The inquiry’s reference to Silent Spring is an abhorrent and …

Comment on Inquiry into fracking: Giving it the green light? by Defiant.

The inquiry’s reference to Silent Spring is an abhorrent and perverted tactic to legitimise an industry that offers nothing but greed, contamination and conflict.
Carson would be turning in her grave if she knew her ideas were being used in this way.
Fracking of shale gas in the US has lead to a contamination legacy comparably only to the days of DDT and other pesticides. It is an environmental catastrophe and we know this.
That fundamental flaw in this inquiry is the consistent use of subjective terms in an objective way. What is meant when they conclude risk can be mitigated to an acceptable level?
Is that one contaminated aquifer? Is that a 1% increase in premature births? Is it .1% increase in warming? Is it a 2% increase in road fatalities?
They don’t decide what risk is acceptable, that is not a question for science or law.
That is one for the people of the NT to decide and they have decided. No risk is worth the financial gain that is made by a few select corporate individuals.

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How about acting on the rest of the recommendations and closing Don Dale, lifting the age of criminal responsibility and holding the criminal guards responsible?
Another concerning move towards an ever growing police state.


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Your arguments about the economic issues with the NT are completely hollow considering you are anti one key policy that will increase revenue from the mining industry.
Your party is irrelevant and hardly deserving of the title of Opposition.


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The report has in no way debunked public concerns or “myths” as the industry would have us believe. On the contrary, it has comprehensively outlined a huge range of risks of significant consequence and probability.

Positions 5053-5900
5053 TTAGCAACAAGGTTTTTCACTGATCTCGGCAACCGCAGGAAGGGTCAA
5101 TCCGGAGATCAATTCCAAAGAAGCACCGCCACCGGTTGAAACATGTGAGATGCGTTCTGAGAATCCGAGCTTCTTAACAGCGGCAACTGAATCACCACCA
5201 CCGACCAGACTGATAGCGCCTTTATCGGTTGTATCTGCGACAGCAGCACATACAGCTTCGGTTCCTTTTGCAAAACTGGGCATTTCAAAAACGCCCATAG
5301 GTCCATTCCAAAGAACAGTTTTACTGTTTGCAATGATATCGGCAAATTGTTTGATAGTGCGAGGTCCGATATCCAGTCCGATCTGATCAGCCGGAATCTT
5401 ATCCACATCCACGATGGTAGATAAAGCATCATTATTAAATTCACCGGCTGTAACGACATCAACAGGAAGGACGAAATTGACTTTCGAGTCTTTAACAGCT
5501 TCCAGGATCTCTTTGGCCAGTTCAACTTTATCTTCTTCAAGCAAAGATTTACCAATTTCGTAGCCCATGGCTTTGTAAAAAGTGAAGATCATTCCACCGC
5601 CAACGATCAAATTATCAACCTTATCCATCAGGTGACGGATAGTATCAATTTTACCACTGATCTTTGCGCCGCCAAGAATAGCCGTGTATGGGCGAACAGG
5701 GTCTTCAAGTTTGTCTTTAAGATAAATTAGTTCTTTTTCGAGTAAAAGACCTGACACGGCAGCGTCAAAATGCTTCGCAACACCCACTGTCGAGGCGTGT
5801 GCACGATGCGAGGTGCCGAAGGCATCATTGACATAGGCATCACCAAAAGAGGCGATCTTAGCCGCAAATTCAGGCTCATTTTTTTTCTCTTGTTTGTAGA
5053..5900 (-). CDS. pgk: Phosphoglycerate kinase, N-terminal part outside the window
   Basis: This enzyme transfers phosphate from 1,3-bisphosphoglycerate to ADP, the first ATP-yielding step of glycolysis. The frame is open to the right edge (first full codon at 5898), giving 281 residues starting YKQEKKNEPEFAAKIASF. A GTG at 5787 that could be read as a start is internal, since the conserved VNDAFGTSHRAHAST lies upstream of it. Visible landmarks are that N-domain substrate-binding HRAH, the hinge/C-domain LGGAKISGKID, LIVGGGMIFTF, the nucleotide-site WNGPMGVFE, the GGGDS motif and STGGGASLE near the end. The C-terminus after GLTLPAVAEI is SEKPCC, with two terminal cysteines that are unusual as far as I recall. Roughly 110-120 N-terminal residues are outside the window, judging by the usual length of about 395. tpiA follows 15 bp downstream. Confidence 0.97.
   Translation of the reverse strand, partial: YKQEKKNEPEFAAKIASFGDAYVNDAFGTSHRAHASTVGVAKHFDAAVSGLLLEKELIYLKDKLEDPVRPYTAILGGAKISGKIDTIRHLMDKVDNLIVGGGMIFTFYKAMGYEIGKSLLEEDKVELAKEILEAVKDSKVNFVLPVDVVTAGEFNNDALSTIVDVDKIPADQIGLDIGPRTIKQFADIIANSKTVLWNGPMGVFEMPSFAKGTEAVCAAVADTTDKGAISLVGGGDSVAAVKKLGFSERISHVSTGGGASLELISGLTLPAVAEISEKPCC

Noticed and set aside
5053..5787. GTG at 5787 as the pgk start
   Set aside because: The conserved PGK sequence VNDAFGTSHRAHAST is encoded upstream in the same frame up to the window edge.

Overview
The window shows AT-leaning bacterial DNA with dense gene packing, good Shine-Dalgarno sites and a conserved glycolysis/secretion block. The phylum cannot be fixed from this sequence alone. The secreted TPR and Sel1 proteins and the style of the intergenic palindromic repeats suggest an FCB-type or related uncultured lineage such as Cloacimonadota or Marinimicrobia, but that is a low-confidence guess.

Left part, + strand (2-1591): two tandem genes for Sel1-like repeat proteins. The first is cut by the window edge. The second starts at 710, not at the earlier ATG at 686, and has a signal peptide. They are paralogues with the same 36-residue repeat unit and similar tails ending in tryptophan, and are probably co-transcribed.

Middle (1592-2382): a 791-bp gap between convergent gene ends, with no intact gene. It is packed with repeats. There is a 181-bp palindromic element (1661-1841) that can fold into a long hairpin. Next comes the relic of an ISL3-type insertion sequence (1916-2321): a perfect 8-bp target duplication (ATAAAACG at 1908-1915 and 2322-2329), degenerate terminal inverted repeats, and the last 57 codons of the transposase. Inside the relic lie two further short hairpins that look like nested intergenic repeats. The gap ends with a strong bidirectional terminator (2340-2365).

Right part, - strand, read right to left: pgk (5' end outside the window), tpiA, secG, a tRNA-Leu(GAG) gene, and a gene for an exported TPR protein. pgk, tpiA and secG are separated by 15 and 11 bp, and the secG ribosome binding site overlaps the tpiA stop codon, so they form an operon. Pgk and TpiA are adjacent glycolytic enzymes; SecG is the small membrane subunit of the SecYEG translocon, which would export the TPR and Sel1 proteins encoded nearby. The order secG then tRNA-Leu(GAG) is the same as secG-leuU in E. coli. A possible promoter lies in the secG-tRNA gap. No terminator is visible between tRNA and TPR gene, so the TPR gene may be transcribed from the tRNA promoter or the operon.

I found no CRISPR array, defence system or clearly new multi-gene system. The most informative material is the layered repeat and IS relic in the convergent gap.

This includes climate change risks, groundwater contamination and ecosystems.
The fact that the industry is already pushing back confirms again what the report acknowledged, which is that there is no confidence in the current regulatory system.
If there is money to be made, shortcuts will be sought, at the expense of the environment and people.


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The pastoral estate will need to prove it can become truly sustainable or it will not transition into an industry that caters to the modern demands of the consumer.
There is growing awareness of the ecological impact of beef production that is already influencing consumer choices.
Obviously it would be best for all involved if the industry committed to reducing its significant carbon emissions and ecological footprint.
Meat and Livestock Australia is aspiring to move to carbon neutrality by 2030. So it is possible to aim higher.
The land clearing application mentioned above on the Maryfield station has hardly moved through a rigorous assessment process.
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The Pastoral Land Board should diversify their representation so that they can make decisions that maintain the ecological integrity of pastoral lands rather than striving to push productivity that degrades country.


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